Often alcohol or substance abuse is interlinked with depression and other mental problems. Young Gurmeet was always sad and depressed. He confided to the caseworkers that he had nightmares and flashbacks of scenes from the past, of his alcoholic father drinking and fighting with his mother. Although his father has an order of protection against him and was currently out of the house, he was never out of mind for Gurmeet who had visions of his father drinking, beating up his mother and also beating him. Counseling for him and his family have got them into the process of healing.
The clinic serves clients with mental problems such as schizophrenia, depression and bipolar disorders. The troubled Sunita and Arif were bothreferred to the Asian Outreach Clinic by their schools and were finally able to get treatment. Sunita was stabilized first with ongoing therapy and medication. She was seen twice a week for close monitoring. Eventually her suicidal tendencies declined and she started taking more interest in herself. She was started with home instruction and enrolled in a support group for girls.
“The family still had a hard time accepting her mental illness and kept minimizing it,” says Shah.
“We explained that they need not feel guilty about it and the more they verbalized their concerns it would be helpful in treating her. The parents started responding more, attended therapy with her, were compliant with medication and Sunita’s depression started getting better.”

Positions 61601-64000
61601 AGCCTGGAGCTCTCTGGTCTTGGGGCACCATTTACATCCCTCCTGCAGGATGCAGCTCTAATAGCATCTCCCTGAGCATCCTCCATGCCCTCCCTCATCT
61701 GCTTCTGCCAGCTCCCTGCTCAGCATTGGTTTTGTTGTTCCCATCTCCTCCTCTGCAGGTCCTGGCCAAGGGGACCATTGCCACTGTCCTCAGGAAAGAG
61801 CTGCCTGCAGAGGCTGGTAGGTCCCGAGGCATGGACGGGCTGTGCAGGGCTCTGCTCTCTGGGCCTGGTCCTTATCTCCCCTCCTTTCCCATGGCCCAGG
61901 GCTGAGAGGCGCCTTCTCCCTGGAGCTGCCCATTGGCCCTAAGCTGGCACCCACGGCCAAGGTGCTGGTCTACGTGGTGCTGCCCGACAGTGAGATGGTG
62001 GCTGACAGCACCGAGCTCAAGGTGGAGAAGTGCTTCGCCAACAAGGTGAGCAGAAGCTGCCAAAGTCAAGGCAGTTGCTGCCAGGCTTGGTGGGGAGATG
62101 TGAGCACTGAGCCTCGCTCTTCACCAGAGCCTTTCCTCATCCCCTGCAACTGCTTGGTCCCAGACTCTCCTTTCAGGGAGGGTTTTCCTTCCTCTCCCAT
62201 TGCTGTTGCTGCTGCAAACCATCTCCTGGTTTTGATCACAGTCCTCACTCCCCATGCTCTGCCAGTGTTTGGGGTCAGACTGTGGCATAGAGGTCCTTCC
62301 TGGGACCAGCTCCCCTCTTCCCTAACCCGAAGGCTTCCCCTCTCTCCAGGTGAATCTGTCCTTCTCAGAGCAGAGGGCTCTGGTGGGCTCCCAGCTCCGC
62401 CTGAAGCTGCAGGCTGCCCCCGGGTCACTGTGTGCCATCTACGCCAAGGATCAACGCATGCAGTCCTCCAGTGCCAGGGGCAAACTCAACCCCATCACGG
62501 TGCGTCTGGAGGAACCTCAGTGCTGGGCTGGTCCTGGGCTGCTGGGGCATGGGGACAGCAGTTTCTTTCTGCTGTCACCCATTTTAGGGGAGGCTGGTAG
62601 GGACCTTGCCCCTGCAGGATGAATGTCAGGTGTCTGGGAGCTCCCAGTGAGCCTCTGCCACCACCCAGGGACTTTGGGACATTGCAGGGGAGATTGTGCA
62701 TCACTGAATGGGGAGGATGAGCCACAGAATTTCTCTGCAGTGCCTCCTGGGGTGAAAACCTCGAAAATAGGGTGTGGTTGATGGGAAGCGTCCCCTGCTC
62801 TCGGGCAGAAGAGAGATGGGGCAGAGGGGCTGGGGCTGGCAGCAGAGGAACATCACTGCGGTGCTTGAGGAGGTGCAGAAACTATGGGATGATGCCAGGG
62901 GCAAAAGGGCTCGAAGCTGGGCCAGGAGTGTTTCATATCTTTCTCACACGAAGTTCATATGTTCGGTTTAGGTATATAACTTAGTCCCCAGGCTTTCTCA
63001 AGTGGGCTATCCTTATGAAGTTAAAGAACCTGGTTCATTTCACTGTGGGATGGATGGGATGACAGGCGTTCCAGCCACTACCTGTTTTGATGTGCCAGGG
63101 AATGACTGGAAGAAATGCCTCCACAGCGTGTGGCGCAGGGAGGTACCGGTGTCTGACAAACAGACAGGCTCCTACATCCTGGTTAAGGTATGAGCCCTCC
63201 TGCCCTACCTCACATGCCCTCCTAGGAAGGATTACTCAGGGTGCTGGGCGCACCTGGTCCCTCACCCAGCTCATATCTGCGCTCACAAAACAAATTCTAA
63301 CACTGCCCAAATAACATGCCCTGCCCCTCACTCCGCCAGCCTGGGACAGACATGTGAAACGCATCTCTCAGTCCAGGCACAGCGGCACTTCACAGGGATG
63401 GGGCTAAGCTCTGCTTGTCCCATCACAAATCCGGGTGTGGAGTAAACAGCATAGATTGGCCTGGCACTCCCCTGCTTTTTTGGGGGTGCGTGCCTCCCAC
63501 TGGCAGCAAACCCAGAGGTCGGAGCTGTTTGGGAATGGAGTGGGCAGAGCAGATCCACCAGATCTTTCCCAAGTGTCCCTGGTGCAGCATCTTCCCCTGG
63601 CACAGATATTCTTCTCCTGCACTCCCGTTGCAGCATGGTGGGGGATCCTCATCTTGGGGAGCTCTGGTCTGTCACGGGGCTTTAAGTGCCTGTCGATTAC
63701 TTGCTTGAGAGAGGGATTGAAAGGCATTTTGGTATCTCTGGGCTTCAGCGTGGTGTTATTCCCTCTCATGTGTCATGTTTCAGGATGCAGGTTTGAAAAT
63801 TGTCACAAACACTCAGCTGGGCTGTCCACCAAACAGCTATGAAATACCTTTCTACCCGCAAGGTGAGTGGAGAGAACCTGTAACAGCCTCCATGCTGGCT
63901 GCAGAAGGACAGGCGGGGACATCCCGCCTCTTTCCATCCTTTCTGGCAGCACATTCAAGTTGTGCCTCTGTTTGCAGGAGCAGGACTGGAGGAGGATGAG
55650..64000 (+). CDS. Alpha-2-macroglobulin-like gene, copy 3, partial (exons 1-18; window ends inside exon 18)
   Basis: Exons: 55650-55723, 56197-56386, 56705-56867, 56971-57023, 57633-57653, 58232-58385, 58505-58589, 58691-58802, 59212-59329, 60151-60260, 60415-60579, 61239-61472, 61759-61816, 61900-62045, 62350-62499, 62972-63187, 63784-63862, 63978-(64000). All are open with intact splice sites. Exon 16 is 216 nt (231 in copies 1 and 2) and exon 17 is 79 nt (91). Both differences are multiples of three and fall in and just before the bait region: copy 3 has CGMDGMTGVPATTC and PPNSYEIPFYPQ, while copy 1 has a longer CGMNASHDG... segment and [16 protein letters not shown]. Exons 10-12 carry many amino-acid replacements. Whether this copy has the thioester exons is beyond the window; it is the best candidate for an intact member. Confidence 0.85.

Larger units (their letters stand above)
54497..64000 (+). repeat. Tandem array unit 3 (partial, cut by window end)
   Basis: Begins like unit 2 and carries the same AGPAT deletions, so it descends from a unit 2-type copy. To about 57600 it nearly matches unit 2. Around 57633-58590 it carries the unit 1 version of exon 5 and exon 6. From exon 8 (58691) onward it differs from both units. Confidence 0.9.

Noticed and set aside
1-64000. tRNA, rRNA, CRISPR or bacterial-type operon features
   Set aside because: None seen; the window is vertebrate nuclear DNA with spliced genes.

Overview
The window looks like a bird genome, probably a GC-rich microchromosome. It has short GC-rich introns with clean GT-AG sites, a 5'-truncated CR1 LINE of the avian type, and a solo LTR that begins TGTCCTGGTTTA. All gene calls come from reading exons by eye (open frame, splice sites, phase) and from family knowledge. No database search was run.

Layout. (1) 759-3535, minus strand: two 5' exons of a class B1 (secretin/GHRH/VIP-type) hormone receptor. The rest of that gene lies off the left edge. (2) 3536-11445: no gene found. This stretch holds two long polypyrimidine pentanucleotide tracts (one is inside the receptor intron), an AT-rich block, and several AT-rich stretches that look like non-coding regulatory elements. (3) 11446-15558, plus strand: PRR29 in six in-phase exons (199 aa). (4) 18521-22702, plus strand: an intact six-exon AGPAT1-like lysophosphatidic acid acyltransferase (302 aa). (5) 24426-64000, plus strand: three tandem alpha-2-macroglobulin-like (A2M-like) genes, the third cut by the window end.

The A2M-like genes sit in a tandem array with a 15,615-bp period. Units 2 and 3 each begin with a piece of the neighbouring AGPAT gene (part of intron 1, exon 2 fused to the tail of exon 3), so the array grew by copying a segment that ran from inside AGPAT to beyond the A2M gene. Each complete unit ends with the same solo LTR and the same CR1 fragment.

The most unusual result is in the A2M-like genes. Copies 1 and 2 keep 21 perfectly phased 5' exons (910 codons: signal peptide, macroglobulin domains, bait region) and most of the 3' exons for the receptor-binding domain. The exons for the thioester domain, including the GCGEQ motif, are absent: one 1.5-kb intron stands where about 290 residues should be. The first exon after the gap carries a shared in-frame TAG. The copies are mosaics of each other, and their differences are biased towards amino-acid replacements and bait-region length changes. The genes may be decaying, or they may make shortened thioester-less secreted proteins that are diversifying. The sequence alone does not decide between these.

Now 17, Sunita is still in treatment, but has contact with friends and is no longer suicidal and is very much aware of her symptoms. She is currently facing new issues with her parents about adjustment to the mainstream culture and her South Asian culture, However she is able to deal with the conflicts better now and no longer thinks suicide as an option. As for Arif, things are looking up for him too.
At the clinic, he was diagnosed with Attention Deficit Disorder or ADD. Says Shah, “We asked the parents to have him psychiatrically evaluated. They were hesitant about it and said that their child was not mad. We explained to them that ADD did not mean he was mad; he just had a problem focusing due to some functioning in the brain.”
His parents were reluctant to put him on medication, thinking he would get addicted and that it would be harmful. But after the school continued to complain, so finally, the parents relented and got him to see the doctor and start medication.
Says Shah, “The child responded beautifully. Also we used behavior modification techniques with him, and he was responsive to them. The complaints from the school stopped and the parents were relieved of the pressure at home and this child scored very well in school.”
For families under stress, the first step to a solution is picking up the telephone